Can I Get in Trouble for Criticizing Someone on Social Media
Free speech has always been the cornerstone of any democratic society. It is so important in our society that it is jealously protected and guaranteed by no less than the Constitution. However, much like all other freedoms, the exercise of free speech is not without limitation. As the old adage goes, one’s freedoms end where another’s rights begin.
That said, much has been said about the crime of libel. It is a crime that is defined and the penalties for its commission provided for under the Revised Penal Code. Libel, criminal libel to be specific, is defined as a public and malicious imputation of a crime or of a vice or defect, real or imaginary, or any act, omission, condition, status, or circumstance tending to cause the dishonor, discredit, or contempt of a natural or juridical person, or to blacken the memory of one who is dead. (Guingguing v. Court of Appeals, G.R. No. 128959, 30 September 2005) To commit criminal libel, the following requirements must be present: (a) it must be defamatory; (b) it must be malicious; (c) it must be given publicity; and (d) the victim must be identifiable. (Almendras, Jr., v. Almendras, G.R. No. 179491, 14 January 2015).
With the rise in the use of social media, a problem with regard to criminal libel was identified. Are posts made on social media, i.e. on the wall of a personal social media account, considered “publicity” under the law? This was answered by Congress with the passage of the Republic Act No. 10175 or the Cybercrime Prevention Act of 2012. Section 4 (c)(4) considers libel as defined by Revised Penal Code and committed “through a computer system or any other similar means which may be devised in the future” to be penalized under the Cybercrime Prevention Act. Thus, the crime of cyber libel was born.
A lot of controversies surrounded the passage of the Cybercrime Prevention Act. The provision for cyber libel and the provisions on aiding and abetting cybercrimes may well be the most controversial of them all. So controversial was the law, that it reached no less than the Supreme Court. In fact, no fewer than sixteen (16) petitions were filed before the Supreme Court questioning the constitutionality of the law. All the debates on the validity of the provision of the Cybercrime Prevention Act were put to rest when the Supreme Court released its decision in the case entitled Disini, et. al. vs. The Secretary of Justice, et. al. (G.R. No. 203335, 11 February 2014) and fifteen other cases consolidated with it. In that case, the Supreme Court decided on the constitutionality of the law. For our purpose, we will focus on the part of the decision dealing with Cyber Libel. Suffice it to state, the provision defining cyber libel was upheld to be constitutional.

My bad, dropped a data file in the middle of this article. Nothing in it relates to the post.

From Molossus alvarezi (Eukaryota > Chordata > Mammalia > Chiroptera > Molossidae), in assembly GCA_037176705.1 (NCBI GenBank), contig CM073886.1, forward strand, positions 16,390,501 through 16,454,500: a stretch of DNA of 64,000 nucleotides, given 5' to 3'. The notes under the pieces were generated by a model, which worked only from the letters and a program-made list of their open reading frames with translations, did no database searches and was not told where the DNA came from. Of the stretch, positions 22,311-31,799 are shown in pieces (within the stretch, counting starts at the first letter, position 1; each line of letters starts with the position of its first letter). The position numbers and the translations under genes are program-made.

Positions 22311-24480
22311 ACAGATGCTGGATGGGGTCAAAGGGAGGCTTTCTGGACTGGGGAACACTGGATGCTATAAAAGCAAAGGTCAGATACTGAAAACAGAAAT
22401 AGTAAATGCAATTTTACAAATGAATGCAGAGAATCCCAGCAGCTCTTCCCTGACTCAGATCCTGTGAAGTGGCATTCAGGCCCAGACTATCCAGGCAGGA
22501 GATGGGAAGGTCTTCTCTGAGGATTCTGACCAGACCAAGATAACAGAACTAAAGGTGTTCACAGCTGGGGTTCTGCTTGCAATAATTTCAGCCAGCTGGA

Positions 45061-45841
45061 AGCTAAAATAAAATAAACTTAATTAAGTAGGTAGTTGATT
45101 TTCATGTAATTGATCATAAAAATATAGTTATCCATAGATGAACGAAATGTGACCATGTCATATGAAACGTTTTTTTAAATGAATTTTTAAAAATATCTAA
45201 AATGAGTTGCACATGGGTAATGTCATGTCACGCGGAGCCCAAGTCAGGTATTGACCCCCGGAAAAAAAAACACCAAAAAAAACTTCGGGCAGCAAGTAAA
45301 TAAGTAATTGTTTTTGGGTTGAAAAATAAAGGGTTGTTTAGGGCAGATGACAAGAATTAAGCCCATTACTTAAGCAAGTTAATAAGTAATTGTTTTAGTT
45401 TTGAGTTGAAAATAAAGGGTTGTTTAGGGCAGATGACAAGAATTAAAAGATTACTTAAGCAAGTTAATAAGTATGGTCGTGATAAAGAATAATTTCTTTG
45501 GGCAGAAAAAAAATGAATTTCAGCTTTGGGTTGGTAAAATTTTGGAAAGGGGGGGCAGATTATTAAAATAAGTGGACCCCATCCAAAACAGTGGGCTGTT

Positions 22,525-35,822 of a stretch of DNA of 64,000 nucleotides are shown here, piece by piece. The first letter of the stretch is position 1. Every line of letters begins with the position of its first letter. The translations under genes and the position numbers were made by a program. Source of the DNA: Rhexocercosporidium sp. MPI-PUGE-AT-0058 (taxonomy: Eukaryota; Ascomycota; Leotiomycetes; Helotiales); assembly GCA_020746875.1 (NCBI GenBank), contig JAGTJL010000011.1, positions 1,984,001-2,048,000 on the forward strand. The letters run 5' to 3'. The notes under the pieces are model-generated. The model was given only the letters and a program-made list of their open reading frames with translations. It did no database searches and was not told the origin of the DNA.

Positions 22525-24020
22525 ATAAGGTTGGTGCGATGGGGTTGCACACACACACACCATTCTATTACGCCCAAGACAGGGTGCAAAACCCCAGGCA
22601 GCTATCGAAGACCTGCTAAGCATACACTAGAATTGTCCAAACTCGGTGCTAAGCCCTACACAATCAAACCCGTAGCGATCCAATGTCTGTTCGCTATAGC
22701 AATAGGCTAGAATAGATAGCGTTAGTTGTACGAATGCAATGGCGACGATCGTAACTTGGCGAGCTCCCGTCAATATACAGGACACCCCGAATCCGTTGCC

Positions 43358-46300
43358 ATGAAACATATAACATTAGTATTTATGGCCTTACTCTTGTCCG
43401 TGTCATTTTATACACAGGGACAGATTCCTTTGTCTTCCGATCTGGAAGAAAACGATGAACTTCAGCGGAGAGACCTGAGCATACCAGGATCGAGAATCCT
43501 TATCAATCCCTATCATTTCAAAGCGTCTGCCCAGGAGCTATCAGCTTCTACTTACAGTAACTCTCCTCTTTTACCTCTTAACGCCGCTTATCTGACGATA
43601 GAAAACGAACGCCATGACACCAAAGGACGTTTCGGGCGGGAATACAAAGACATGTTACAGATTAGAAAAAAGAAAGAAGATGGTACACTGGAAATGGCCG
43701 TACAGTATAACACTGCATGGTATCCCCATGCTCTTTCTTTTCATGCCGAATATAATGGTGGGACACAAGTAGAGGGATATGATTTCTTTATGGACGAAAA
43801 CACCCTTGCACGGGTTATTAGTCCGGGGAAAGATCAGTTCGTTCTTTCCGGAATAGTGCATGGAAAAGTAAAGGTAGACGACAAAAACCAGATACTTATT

The Supreme Court conceded that the “culture associated with internet media is distinct from that of print.” That is why it had to pass on the constitutionality of the provision on aiding and abetting in the commission of a cybercrime (Sec. 5 of the law). The question the Supreme Court sought to answer is whether “liking”, “sharing”, or “commenting” a defamatory statement can be considered as aiding and abetting within the meaning of the law. The Court then proceeded to explain the intricacies of online public interactions. It then concluded that in relation to cyber libel, Sec. 5 (defining and penalizing aiding and abetting in the commission of a cybercrime), is unconstitutional for being vague. The Court reasoned that the law’s “vagueness raises apprehension on the part of internet users because of its obvious chilling effect on the freedom of expression, especially since the crime of aiding or abetting ensnares all the actors in the cyberspace front in a fuzzy way.” In other words, because the law is vague as to what exactly constitutes aiding and abetting the commission of cyber libel, it creates an environment apprehension for internet users and their freedom of expression is thereby curtailed.
In summary, those who merely “like”, “share”, or “comment” on a defamatory internet post would not be liable for aiding and abetting in the commission of cyber libel. It would be different if an internet user would post a comment which not merely reacts but in itself is a defamatory post. Then such comment would be considered as cyber libel.
Now, how can an imputation or, say a social media post, not be considered as libelous or defamatory? Aside from the absence of the requisites in the commission of the crime, the Revised Penal Code also provides an additional defense. Article 361 of the law provides that “[i]n every criminal prosecution for libel, the truth may be given in evidence to the court and if it appears that the matter charged as libelous is true, and, moreover, that it was published with good motives and for justifiable ends, the defendants shall be acquitted”. So, if the published statement is true, and that the same was published with good motives or justifiable ends, then the person who made the imputation is not liable for libel, or cyber libel for that matter.
In the end, it is advisable to be always respectful. If there is a need to make seemingly defamatory imputations or social media posts, there must be a good motive for the said post, or it was made for justifiable ends. More importantly, make sure that it’s true. After all, nothing really beats the truth.
Disclaimer: This article is for information purposes only. This should not be used as a basis for any legal action.